There are also at least three geodetic markers embedded in the rocks at the actual summit. This is the only one that actually says Whitney.
The elevation at the top of Mt Whitney is reported at different values: First, note that the commemorative tablet states 14,497 feet; I presume that more accurate surveying has been conducted since the tablet was placed in 1930. The reference book states 14,505 feet, while the permit (see below) states 14,508 feet. On the geodetic marker that has elevation verbiage, the actual elevation has been covered by a blob of metal.
Next to the summit hut there is a tray-like metal box that houses a ledger. I presume that a ranger or other official person visits the summit once a week or so and, among other things, replaces the ledger sheets with new ones. The day of my summit the sheets were nearly full on both sides, and it was a challenge to find a place to sign in – but eventually I did. Mine is the next-to-last entry:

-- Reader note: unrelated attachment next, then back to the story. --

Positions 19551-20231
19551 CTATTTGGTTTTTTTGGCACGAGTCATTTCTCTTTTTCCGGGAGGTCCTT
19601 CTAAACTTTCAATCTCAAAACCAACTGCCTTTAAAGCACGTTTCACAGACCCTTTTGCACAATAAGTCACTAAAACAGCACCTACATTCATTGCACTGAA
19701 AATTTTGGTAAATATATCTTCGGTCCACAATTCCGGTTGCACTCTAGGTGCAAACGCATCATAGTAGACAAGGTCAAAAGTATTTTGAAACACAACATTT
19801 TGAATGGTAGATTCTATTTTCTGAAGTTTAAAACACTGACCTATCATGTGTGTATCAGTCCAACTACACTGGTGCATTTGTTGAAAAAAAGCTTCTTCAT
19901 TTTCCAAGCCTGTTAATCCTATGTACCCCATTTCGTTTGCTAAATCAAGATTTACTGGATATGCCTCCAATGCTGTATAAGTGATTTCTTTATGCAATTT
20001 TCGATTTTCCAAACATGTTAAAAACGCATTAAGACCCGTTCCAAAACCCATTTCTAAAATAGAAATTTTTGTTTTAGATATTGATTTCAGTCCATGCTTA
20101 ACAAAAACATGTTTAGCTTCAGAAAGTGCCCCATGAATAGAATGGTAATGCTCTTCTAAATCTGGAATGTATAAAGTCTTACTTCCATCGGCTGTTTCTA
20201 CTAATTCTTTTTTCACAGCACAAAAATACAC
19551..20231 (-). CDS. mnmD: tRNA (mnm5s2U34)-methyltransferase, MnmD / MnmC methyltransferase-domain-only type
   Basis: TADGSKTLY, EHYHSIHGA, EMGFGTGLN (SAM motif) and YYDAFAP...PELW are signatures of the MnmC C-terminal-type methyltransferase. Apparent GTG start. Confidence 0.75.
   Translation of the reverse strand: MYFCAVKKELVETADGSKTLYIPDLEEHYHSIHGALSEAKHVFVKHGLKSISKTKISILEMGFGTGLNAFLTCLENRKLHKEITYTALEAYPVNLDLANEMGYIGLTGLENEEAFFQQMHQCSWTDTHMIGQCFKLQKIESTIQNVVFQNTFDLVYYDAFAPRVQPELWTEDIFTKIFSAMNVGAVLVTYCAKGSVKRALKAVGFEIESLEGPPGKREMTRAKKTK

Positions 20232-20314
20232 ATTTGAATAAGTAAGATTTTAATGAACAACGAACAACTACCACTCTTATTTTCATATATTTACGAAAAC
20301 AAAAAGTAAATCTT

Whee! – I made it!
It was interesting to read some of the other comments.
I arrived at the summit shortly before noon and stayed nearly an hour. An important consequence of the length of the hike is that the descent can end after dark. In fact, only one person in our group of eight made it back to Whitney Portal before dark. Five of us stayed together for the third section of the hike, below Trail Camp.
I had two goals, both relating to darkness. One goal was to exit the Whitney Zone, where a permit is required for either day use or overnight use, in daylight. That way I would be able to return some other time to experience the lower 3 miles of the trail in daylight without the complication of needing a permit. Happily, we exited at 7:20pm with good, but fading, light.